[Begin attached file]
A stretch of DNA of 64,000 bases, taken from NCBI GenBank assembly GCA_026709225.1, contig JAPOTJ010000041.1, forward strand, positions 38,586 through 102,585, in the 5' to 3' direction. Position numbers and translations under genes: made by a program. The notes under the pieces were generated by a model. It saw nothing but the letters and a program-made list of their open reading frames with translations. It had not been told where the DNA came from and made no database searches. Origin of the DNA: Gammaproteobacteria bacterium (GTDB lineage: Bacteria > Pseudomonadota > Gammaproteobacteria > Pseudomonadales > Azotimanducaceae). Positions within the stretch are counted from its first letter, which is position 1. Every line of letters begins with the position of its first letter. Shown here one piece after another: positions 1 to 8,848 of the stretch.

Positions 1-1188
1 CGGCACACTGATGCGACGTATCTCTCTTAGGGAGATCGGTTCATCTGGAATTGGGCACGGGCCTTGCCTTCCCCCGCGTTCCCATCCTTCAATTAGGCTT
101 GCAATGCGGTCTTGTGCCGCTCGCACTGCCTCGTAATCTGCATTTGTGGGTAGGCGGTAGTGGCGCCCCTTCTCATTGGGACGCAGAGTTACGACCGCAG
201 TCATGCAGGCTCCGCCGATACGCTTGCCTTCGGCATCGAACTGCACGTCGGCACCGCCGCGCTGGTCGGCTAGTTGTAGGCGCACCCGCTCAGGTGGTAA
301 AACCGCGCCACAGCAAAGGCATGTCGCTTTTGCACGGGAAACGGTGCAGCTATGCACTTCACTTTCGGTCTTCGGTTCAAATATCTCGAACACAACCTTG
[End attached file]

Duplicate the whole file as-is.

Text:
A stretch of DNA of 64,000 bases, taken from NCBI GenBank assembly GCA_026709225.1, contig JAPOTJ010000041.1, forward strand, positions 38,586 through 102,585, in the 5' to 3' direction. Position numbers and translations under genes: made by a program. The notes under the pieces were generated by a model. It saw nothing but the letters and a program-made list of their open reading frames with translations. It had not been told where the DNA came from and made no database searches. Origin of the DNA: Gammaproteobacteria bacterium (GTDB lineage: Bacteria > Pseudomonadota > Gammaproteobacteria > Pseudomonadales > Azotimanducaceae). Positions within the stretch are counted from its first letter, which is position 1. Every line of letters begins with the position of its first letter. Shown here one piece after another: positions 1 to 8,848 of the stretch.

Positions 1-1188
1 CGGCACACTGATGCGACGTATCTCTCTTAGGGAGATCGGTTCATCTGGAATTGGGCACGGGCCTTGCCTTCCCCCGCGTTCCCATCCTTCAATTAGGCTT
101 GCAATGCGGTCTTGTGCCGCTCGCACTGCCTCGTAATCTGCATTTGTGGGTAGGCGGTAGTGGCGCCCCTTCTCATTGGGACGCAGAGTTACGACCGCAG
201 TCATGCAGGCTCCGCCGATACGCTTGCCTTCGGCATCGAACTGCACGTCGGCACCGCCGCGCTGGTCGGCTAGTTGTAGGCGCACCCGCTCAGGTGGTAA
301 AACCGCGCCACAGCAAAGGCATGTCGCTTTTGCACGGGAAACGGTGCAGCTATGCACTTCACTTTCGGTCTTCGGTTCAAATATCTCGAACACAACCTTG